Muscicapa megarhyncha Quoy and Gaimard, 1830, Dorey, Vogelkop, New Guinea. Thirty subspecies.
OTHER COMMON NAMES
English: Rufous shrike-thrush; French: Pitohui chвtain; German: Waldgudilang; Spanish: Charlatбn Verdugo Rufo.
6.7–7.5 in (17–19 cm); 1.1–1.5 oz (30–43 g). Gray-brown upperparts and bill; whitish throat and rufous-beige underparts.
New Guinea and surrounding islands; north and east Australia. Mainly in the lowlands, hills, and lower mountains up to about 6,100 ft (1,850 m), locally up to 7,590 ft (2,300 m).
Wide range of humid timbered habitats, including rainforest, tall secondary growth, mangroves, swamp and riverine vegetation, and coastal woodland.
Sedentary, territorial at all seasons.
generally quiet, unobtrusive, heard far more often than seen. Becomes quite vocal when breeding.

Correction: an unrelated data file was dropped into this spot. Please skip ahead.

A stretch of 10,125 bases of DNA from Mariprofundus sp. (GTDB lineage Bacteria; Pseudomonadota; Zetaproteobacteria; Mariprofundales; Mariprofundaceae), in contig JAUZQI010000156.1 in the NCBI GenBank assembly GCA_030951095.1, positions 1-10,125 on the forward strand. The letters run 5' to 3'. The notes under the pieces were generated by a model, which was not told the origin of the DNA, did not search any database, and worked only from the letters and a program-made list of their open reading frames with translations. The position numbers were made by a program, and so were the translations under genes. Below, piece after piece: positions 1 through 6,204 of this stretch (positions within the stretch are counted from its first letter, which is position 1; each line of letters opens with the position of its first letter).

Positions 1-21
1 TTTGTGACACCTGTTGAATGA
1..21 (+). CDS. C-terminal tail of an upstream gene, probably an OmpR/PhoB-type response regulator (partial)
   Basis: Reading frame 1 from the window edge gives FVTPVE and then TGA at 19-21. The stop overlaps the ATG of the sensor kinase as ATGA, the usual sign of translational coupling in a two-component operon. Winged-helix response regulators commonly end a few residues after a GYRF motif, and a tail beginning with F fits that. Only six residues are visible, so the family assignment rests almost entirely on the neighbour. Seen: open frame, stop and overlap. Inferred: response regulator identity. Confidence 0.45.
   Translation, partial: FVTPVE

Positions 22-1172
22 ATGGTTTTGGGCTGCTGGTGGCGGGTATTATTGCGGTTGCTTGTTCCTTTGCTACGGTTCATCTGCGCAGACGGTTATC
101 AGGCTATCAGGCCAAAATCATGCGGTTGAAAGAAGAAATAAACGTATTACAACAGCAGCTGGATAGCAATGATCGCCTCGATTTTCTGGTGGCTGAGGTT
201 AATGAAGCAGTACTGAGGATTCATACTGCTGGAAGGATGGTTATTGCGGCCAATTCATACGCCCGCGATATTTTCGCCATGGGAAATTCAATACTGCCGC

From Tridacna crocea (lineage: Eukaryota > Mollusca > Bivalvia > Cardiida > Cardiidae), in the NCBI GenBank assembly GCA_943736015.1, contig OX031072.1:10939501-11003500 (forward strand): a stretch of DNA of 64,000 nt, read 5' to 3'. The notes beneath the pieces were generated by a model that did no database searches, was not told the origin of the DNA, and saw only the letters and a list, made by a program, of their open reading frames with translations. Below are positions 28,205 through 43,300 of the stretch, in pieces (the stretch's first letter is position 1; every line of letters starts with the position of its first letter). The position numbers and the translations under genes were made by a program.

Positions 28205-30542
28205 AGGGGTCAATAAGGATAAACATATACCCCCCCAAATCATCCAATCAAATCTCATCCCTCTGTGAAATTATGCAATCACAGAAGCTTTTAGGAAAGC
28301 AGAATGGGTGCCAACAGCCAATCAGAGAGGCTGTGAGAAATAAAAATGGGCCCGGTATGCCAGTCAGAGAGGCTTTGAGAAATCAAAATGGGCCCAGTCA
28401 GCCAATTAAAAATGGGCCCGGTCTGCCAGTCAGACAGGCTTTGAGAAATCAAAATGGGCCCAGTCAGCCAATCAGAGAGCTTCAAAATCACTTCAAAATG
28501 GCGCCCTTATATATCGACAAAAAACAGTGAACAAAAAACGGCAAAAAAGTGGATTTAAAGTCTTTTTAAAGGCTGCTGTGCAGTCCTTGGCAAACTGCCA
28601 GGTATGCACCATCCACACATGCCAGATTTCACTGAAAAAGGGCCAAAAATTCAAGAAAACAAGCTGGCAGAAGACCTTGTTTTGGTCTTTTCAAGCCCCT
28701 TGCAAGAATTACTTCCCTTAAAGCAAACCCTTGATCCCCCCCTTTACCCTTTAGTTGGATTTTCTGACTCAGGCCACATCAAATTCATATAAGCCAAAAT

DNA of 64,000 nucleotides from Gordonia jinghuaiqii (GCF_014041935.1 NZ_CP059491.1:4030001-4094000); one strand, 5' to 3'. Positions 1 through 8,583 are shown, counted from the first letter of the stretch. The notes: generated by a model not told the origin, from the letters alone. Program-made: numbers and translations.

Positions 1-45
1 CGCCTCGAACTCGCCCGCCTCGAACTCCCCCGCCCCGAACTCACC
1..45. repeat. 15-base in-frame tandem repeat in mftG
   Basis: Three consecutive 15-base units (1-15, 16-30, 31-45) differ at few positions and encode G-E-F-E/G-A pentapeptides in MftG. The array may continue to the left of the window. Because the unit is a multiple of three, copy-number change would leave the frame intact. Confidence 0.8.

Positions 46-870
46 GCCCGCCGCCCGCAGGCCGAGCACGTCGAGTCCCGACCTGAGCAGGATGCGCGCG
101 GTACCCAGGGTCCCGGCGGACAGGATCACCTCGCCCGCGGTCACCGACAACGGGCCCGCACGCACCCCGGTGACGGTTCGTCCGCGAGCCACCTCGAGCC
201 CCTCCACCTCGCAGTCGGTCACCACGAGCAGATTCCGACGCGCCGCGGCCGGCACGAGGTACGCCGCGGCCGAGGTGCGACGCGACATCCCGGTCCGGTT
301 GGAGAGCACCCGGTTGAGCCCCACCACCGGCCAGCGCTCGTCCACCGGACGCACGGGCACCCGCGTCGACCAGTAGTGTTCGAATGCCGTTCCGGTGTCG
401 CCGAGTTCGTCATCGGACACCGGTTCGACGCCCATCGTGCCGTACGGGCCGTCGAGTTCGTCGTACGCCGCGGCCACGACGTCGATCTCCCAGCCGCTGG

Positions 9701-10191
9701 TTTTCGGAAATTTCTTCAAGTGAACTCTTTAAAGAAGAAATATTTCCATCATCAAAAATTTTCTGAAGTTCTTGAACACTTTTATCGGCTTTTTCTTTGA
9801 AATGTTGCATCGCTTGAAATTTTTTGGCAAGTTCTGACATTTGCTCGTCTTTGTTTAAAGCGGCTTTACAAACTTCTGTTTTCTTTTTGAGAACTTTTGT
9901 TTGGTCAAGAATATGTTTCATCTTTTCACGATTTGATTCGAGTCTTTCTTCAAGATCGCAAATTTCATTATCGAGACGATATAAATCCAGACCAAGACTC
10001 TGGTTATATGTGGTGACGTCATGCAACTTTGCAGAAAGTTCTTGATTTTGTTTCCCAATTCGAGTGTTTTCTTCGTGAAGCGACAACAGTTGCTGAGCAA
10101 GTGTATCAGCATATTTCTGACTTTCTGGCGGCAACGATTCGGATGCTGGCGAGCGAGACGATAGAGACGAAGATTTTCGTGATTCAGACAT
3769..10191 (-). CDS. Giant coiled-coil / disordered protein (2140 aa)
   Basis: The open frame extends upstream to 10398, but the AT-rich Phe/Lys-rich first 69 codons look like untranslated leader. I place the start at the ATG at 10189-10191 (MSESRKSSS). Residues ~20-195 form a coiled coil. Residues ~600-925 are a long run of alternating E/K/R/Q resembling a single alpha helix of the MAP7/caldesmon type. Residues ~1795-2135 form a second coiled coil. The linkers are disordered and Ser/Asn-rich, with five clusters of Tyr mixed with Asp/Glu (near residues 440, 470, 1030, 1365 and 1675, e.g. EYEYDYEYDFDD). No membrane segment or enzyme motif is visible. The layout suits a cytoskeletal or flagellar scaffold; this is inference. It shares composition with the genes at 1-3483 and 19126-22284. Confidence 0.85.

FEEDING ECOLOGY AND DIET
Food is mainly insects, spiders, small snails, and occasionally fruit, obtained mostly by gleaning.
In Australia, breeding season is Sep.–Feb. with one brood per season; in New Guinea, there are two breeding periods, one in the late dry to early wet season, and a second one in the late wet to early dry season. The nest, a deep cup of bark and dry leaves bound with spider web, is placed in upright fork or dense tangle of vegetation. The female lays two to three white to pale pinkish cream eggs, adorned with brown spots and lilac blotches. Incubation at about 19 days; fledging at about 12 days.
Not threatened. Common to abundant in New Guinea; common in northeast Australia, becoming scarcer and local southwards, uncommon in north central Australia.
SIGNIFICANCE TO HUMANS
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